My thoughts and prayers are toward Aurora, Colorado, the family and friends of the victims, the survivors, and yes, the family of the suspect apprehended by law enforcement. I can only imagine in part the grief gripping those who are trying to comprehend this atrocity.
As in the past when tragedy struck, many are asking why. My question is not so much as to why this happened. After all the mass shootings we’ve had, my question is when will we as a nation and a people come together before a tragedy shock into reality…stop us in our tracks for a day, bringing political agendas to a halt…when will we as a nation fall on our knees crying out to God to save our lives before innocent lives are snuffed out, or when will we hold prayer vigils in our neighborhoods and churches before a massacre. It’s obvious sadistic crimes and unimaginable violence have transferred from the big screen, and video games into minds of our children, youth and young adults. It’s reality with real guns and ammunition that kill innocent people—young and old. It is not the figment of one’s imagination penned in a script to be acted out on a stage. It’s being played out in real life by real people in desperation.
Life is sacred and fragile, and death is a reality. But that reality can be even more painful when it leaves us wondering what could have been done to prevent such a tragic outcome; or are we doing everything we can to save lives, or are we doing more to destroy lives and promote hopelessness among our own people.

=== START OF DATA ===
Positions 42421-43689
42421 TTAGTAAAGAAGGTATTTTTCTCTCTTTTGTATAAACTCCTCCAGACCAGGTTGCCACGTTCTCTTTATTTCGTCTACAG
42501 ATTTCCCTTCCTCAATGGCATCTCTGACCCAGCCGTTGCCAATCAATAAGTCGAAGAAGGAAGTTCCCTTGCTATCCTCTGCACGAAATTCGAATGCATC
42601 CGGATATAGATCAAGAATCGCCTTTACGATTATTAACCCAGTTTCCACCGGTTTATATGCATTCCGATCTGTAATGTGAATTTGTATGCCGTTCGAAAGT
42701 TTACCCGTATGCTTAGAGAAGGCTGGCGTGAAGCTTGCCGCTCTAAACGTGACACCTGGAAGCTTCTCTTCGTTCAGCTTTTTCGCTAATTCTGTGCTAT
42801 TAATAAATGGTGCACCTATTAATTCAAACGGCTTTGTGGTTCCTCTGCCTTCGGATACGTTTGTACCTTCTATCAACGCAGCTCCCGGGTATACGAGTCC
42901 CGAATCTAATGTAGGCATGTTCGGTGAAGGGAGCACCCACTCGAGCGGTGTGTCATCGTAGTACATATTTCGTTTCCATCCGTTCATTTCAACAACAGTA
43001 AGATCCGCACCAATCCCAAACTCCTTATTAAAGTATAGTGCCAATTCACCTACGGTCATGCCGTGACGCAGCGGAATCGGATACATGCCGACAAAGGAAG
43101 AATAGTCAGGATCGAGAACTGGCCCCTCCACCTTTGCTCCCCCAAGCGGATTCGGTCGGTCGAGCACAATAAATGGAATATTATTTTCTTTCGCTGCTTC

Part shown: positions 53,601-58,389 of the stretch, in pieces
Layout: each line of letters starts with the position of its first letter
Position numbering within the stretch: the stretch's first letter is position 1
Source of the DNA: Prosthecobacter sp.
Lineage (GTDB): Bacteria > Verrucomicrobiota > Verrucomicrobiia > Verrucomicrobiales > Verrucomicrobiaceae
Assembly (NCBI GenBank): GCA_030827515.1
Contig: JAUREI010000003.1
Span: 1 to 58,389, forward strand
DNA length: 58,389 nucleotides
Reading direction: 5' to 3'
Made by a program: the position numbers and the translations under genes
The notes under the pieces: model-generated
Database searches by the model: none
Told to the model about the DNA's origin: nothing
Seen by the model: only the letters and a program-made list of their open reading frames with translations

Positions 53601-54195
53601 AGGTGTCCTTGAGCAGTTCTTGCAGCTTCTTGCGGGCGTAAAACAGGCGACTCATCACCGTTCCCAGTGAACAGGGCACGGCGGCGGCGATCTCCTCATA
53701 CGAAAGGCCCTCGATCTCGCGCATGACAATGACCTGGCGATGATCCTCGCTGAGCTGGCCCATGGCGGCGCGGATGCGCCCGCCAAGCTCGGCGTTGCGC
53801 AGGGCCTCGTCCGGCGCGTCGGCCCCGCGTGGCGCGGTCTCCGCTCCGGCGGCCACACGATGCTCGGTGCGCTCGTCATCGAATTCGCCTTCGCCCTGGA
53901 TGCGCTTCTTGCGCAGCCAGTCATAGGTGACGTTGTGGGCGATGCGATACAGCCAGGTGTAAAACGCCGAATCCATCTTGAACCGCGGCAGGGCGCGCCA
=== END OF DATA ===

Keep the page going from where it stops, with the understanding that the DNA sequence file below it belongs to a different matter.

Tragedy is not tailor-made for certain class of people. Pain is not prejudice. We are all human—we all bleed red blood; we all hurt regardless of the color of our skin, religious beliefs, gender, or sexual orientation. Death does not discriminate. And evil is ever-present lurking to lure any unsuspecting soul into the abyss. Moreover, God is always present to help us get through any tragedy when we open our hearts to receive His comforting strength, believe His Word and obey it. I choose to believe that we are still blessed and that He mourns with us, again.
Jessica Ghawi, aka Jessica Redfield is just one victim that has been identified and her story is one we should take notice of. Her life was spared last month in a mall shooting in Toronto, but today her family mourns her loss. We mourn with you. On June 5, 2012, she posted her thoughts on the Eaton Center shooting in Toronto on her blog. Her story is one that should redirect our focus, and change our perspective on what matters most. Here’s an excerpt from her blog:
I was shown how fragile life was on Saturday. I saw the terror on bystanders’ faces. I saw the victims of a senseless crime. I saw lives change. I was reminded that we don’t know when or where our time on Earth will end. When or where we will breathe our last breath. For one man, it was in the middle of a busy food court on a Saturday evening.
I say all the time that every moment we have to live our life is a blessing. So often I have found myself taking it for granted. Every hug from a family member. Every laugh we share with friends. Even the times of solitude are all blessings. Every second of every day is a gift. After Saturday evening, I know I truly understand how blessed I am for each second I am given.
I feel like I am overreacting about what I experienced. But I can’t help but be thankful for whatever caused me to make the choices that I made that day. My mind keeps replaying what I saw over in my head. I hope the victims make a full recovery. I wish I could shake this odd feeling from my chest. The feeling that’s reminding me how blessed I am. The same feeling that made me leave the Eaton Center. The feeling that may have potentially saved my life.
- Police: Shots fired at Canada mall, 1 dead (cnsnews.com)
- One dead in Toronto Eaton’s Centre shooting, eight victims in total (vancouversun.com)
- Police: 14 dead in Colorado theater shooting (kansascity.com)